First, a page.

We’ve all done it. Life is hectic and sooner or later we’ve forgotten someone’s birthday. It’s a terrible feeling because we know it makes that person feel unimportant. If it’s a coworker, you can usually repair the damage with a free lunch. If it’s a spouse, it may be a much more expensive proposition. But in either case, we act quickly to emphasize how much we really care.
Now consider this: according to a recent survey from retailer research agency Conlumino, a whopping 52 percent of Millennials believe brands should remember their birthdays. It’s a surprising data point from research on more than 3,000 adult online shoppers in the US and UK.
We talk a lot in this space about the importance of personalization, but birthdays? Really?
Here’s why I love this stat: we spend a lot of time thinking about how much information a consumer might be willing to share and how we can leverage that data to better position our products and services. But we don’t think nearly enough about social and emotional impact of our work and how it plays into loyalty and engagement.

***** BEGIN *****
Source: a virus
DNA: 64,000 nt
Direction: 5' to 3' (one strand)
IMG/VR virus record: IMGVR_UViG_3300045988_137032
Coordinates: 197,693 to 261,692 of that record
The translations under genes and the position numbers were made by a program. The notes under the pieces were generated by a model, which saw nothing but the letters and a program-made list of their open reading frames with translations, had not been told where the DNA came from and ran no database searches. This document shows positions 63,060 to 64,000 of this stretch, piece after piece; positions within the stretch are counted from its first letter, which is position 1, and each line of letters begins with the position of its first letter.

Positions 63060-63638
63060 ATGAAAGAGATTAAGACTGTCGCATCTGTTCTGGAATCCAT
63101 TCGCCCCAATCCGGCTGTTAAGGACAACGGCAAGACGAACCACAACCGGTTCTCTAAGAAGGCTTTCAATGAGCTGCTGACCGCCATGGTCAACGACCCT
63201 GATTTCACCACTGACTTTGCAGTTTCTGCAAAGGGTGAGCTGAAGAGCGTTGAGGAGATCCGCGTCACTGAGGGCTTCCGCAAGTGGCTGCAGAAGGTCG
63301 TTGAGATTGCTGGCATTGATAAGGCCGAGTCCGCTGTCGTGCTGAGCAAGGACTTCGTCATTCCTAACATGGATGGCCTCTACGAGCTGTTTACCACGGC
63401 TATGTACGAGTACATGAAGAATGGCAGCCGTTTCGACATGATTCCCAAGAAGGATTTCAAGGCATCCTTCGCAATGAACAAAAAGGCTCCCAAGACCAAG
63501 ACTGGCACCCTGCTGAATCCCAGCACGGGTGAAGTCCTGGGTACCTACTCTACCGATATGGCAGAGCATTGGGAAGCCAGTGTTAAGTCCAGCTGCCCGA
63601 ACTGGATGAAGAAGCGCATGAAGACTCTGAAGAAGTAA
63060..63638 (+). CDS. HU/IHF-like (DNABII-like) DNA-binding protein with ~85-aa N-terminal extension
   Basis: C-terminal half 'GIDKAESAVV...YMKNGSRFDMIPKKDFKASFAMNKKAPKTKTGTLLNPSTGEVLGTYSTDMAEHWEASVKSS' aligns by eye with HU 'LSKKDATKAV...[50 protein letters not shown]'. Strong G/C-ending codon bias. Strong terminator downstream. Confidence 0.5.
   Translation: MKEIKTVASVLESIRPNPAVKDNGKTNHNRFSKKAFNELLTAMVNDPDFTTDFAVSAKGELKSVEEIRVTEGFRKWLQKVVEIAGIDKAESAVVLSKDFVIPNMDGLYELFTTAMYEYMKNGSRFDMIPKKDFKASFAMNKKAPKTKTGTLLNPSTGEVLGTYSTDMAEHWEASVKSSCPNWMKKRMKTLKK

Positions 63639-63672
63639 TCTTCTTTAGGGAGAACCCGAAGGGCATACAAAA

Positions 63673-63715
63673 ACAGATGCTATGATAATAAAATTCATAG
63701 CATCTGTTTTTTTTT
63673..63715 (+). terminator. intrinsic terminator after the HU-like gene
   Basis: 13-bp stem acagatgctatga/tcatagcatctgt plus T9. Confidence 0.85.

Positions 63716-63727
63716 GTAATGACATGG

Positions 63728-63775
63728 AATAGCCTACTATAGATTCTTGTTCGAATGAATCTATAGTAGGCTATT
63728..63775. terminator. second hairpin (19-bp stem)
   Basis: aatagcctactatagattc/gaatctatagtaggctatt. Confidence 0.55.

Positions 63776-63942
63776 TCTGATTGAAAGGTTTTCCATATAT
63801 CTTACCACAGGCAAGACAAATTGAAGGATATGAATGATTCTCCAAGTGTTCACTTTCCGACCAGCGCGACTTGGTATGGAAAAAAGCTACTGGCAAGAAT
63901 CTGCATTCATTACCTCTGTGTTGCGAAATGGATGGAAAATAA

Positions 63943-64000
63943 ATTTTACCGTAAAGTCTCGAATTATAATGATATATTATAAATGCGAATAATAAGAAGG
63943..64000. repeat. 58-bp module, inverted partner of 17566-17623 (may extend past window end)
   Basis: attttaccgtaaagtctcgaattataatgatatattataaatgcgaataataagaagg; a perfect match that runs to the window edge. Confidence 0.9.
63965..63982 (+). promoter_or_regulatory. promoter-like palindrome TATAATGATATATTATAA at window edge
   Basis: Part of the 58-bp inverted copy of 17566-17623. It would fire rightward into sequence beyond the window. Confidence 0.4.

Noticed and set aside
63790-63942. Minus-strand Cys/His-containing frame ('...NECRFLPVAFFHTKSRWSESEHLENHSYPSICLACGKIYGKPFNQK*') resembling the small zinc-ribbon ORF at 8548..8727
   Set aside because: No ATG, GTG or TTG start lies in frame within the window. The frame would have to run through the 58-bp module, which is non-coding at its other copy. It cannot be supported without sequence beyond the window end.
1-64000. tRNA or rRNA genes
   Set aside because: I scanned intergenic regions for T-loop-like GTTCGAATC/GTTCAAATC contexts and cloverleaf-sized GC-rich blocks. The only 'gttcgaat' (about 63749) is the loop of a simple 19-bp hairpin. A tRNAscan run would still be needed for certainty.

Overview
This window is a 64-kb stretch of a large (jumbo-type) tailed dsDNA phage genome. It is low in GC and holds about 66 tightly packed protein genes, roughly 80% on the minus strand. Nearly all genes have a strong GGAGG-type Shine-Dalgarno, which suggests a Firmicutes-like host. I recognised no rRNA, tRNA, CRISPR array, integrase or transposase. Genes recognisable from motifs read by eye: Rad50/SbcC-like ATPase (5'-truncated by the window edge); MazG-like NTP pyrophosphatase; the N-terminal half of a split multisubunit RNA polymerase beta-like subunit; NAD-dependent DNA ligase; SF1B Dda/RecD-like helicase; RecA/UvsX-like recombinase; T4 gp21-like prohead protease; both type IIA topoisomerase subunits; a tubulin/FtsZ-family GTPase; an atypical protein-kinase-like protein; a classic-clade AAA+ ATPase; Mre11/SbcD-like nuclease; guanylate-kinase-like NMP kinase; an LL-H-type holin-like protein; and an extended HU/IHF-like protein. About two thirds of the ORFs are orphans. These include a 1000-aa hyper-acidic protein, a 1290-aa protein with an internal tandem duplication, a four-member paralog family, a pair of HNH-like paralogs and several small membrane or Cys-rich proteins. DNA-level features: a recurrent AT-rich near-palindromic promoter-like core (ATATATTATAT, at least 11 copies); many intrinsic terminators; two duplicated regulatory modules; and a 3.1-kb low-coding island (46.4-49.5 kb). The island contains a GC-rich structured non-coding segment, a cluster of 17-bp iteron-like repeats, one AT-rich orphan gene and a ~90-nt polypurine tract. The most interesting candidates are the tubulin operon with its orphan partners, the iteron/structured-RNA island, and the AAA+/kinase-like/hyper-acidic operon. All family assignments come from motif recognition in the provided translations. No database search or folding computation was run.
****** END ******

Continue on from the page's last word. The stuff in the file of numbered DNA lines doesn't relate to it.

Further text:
The simple truth is that Millennials expect companies to wish them a happy birthday. They’ve shared that information, along with their likes and dislikes, wish lists, dream vacations and more. And if the point of customer engagement is to form a sort of friendship, shouldn’t we remember their birthdays along with purchase history and billing information? It only seems fair.
Have you forgotten your customer’s birthdays? If so, what do you plan to do about it?